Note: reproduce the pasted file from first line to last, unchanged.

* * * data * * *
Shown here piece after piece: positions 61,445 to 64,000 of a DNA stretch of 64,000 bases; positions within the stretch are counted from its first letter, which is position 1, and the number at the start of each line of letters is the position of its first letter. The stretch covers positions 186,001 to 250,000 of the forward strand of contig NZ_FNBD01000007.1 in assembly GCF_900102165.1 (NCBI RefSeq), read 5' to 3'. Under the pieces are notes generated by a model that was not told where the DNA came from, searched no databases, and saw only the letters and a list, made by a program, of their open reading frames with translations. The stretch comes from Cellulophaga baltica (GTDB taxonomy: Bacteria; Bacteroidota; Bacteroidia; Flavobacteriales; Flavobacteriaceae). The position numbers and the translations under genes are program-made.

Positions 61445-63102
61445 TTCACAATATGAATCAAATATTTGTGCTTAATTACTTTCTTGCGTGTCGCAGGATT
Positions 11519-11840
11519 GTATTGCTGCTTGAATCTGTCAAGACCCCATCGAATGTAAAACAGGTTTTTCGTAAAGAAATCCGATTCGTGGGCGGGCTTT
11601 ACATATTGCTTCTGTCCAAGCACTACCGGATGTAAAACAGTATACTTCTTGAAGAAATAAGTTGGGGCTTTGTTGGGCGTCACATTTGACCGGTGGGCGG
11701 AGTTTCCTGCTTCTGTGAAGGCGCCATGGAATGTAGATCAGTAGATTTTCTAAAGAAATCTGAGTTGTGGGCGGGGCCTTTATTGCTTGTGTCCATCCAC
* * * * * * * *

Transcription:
Shown here piece after piece: positions 61,445 to 64,000 of a DNA stretch of 64,000 bases; positions within the stretch are counted from its first letter, which is position 1, and the number at the start of each line of letters is the position of its first letter. The stretch covers positions 186,001 to 250,000 of the forward strand of contig NZ_FNBD01000007.1 in assembly GCF_900102165.1 (NCBI RefSeq), read 5' to 3'. Under the pieces are notes generated by a model that was not told where the DNA came from, searched no databases, and saw only the letters and a list, made by a program, of their open reading frames with translations. The stretch comes from Cellulophaga baltica (GTDB taxonomy: Bacteria; Bacteroidota; Bacteroidia; Flavobacteriales; Flavobacteriaceae). The position numbers and the translations under genes are program-made.

Positions 61445-63102
61445 TTCACAATATGAATCAAATATTTGTGCTTAATTACTTTCTTGCGTGTCGCAGGATT
Positions 11519-11840
11519 GTATTGCTGCTTGAATCTGTCAAGACCCCATCGAATGTAAAACAGGTTTTTCGTAAAGAAATCCGATTCGTGGGCGGGCTTT
11601 ACATATTGCTTCTGTCCAAGCACTACCGGATGTAAAACAGTATACTTCTTGAAGAAATAAGTTGGGGCTTTGTTGGGCGTCACATTTGACCGGTGGGCGG
11701 AGTTTCCTGCTTCTGTGAAGGCGCCATGGAATGTAGATCAGTAGATTTTCTAAAGAAATCTGAGTTGTGGGCGGGGCCTTTATTGCTTGTGTCCATCCAC